Hollywood has a somewhat chequered history when it comes to depictions of Japan and Japanese culture. From the thoroughly reprehensible Bond excursion You Only Live Twice, to the twin monstrosities that were 1989's Black Rain and 1993's Rising Sun (Sean Connery really should have known better by this point), film-makers have rarely strayed far beyond cliche and stereotype when depicting life on the archipelago.
James Mangold's comic-book adaptation The Wolverine, for which a new expository featurette hit the web earlier this week, may face serious criticism should it slip into stereotyping. In the Marvel universe, Japan really is a country populated almost entirely by ninjas, samurai, Yakuza and geisha girls. The Wolverine is based on a 1982 limited series run by Chris Claremont and Frank Miller, and sees X-Men character Logan battling crime boss Shingen Yashida (Hiroyuki Sanada) and the Silver Samurai (Will Yun Lee), a fearsome warrior with an electrified suit of armour.
Unlike its predecessor, 2009's X-Men Origins: Wolverine, the story is set after the events of 2006's X-Men: The Last Stand, with Wolverine alone and vulnerable following the superhero ensemble's disintegration. Earlier trailers have shown him losing his self-healing power as part of what appears to be a devious conspiracy.
The new featurette helpfully explains how the adamantium-clawed superhero ends up in Japan in the first place. Riffing on Logan's advanced age and apparent inability to ever get any older, it is revealed that the mutant saved the life of Yashida during the second world war. Lost and alone after the breakup of the X-Men in Brett Ratner's execrable The Last Stand, Wolverine takes up an invitation to travel to Japan. There he is offered a change to achieve mortality, though it appears the "gift" comes with a price: vulnerability. That's not to say Wolverine is totally incapable of defending himself: winning fights tends to be a lot easier when your bones are reinforced with the hardest (fictional) substance known to man and you have retractable blades protruding from your knuckles.
The death toll from the deadly landslides in the city of Hiroshima rose to 42 on Saturday, with 43 still missing, as rescuers continued to remove mud and pick through rubble in search of any survivors three days after torrential rain triggered the mountainside disaster. (BBC)
The number of people in Tokyo who were transported to hospital by ambulance in comas or other conditions after inhaling "dangerous drugs" came to 1,129 over the past 5½ years, including two fatalities, it was learned on Friday. (The Japan News)
The National Police Agency reported Thursday that police gave correctional guidance nationwide to a total of 220 minors younger than 18 who tried to provide sex for money or sell their used underwear online from January to June this year. (The Japan News)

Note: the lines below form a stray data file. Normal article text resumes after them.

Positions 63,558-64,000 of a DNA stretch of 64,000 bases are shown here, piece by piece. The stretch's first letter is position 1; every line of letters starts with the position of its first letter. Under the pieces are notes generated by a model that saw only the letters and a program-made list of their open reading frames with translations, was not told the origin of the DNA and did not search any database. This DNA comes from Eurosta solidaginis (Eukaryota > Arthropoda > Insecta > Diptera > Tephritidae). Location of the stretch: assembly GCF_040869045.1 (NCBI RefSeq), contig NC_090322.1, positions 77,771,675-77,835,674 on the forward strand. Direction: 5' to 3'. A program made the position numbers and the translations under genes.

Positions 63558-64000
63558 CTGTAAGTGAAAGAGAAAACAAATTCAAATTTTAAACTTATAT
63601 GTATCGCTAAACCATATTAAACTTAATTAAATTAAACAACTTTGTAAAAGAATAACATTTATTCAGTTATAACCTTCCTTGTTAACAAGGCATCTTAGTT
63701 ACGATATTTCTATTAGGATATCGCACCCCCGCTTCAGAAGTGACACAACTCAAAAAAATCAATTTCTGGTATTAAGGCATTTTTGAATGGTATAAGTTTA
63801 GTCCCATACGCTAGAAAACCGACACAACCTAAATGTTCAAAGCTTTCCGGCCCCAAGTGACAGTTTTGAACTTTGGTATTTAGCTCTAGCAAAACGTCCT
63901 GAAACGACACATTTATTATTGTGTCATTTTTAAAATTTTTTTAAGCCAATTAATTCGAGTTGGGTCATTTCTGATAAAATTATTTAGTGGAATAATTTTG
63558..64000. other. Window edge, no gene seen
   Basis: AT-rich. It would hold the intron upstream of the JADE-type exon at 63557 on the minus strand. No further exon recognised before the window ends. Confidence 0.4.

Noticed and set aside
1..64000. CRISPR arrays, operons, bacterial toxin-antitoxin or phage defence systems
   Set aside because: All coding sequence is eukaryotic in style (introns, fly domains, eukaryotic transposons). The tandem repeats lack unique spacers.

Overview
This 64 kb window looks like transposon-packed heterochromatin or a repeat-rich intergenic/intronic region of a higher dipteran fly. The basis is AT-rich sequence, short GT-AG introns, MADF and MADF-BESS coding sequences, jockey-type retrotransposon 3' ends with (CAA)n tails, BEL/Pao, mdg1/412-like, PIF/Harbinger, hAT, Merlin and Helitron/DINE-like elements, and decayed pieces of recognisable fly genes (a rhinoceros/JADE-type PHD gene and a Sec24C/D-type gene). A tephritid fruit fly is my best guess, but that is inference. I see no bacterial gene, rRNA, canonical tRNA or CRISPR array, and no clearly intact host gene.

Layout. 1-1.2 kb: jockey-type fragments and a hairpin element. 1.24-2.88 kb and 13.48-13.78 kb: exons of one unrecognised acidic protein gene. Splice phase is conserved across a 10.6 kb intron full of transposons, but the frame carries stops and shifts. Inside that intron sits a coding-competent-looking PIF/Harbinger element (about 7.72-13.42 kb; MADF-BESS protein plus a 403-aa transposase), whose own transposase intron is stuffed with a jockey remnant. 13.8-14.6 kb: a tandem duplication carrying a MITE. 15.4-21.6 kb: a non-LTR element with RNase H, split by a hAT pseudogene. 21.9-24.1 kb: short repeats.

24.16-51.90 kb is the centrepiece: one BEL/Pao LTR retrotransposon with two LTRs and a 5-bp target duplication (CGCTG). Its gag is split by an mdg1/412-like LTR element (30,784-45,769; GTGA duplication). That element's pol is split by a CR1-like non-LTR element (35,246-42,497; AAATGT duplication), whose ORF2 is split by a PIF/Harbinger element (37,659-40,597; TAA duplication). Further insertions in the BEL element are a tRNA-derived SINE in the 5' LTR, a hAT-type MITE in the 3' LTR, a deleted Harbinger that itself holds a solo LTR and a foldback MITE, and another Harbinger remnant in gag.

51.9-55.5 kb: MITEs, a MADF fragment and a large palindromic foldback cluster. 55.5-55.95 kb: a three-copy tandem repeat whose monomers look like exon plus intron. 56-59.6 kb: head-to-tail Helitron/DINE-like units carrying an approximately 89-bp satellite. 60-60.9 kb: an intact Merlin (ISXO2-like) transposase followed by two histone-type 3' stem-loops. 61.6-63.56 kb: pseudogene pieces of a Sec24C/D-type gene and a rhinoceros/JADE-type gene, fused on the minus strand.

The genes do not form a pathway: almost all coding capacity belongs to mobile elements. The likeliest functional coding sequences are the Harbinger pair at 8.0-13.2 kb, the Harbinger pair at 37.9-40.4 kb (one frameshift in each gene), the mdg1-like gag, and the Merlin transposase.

A man suspected of groping a woman on the JR Yamanote line escaped by jumping onto the tracks at JR Ebisu station in Tokyo on Thursday night. His actions delayed trains along the Yamanote line for about 30 minutes, TBS reported Friday. (Japan Today)
The Imperial Household Agency has announced that Princess Noriko, 26, a daughter of Emperor Akihito's late cousin Prince Takamado, will marry Kunimaro Senge, 40, a son of the chief priest of the Izumo Taisha (Grand Shrine) in Shimane Prefecture, on Oct 5.
The Tokyo District Court on Thursday sentenced a man to 4 1/2 years in prison for sending threatening letters to convenience store chains and other establishments linked to Tadatoshi Fujimaki's "Kuroko's Basketball" manga series. (Japan Today)
Tokyo Metropolitan Police suspect organized crime members participated in a shooting incident that took place on Thursday inside a coffee shop in the Nishikoiwa district of Edogawa Ward, reports public broadcaster NHK. (Tokyo Reporter)
Police in Kawagoe, Saitama Prefecture, said Thursday they have arrested an unemployed 28-year-old man on a charge of attempted murder after he stabbed his 23-year-old female friend in the back with a large kitchen knife. (Japan Today)
Justin Timberlake recently called Madonna a "mother chucking ninja". Some people in the US were upset, saying the word had racist connotations. In Japan, some folks were baffled by this controversy. (Kotaku)
Thousands of rescuers combed through the wreckage of homes engulfed by landslides in western Japan on Thursday in the slim hope of finding survivors, a day after a wall of mud claimed at least 39 lives. (AFP)
The body of a 7-year-old boy who went missing on Monday was found Wednesday on train tracks in Matsumoto, Nagano Prefecture. Police said the boy appeared to have been run over by a train. (Japan Today)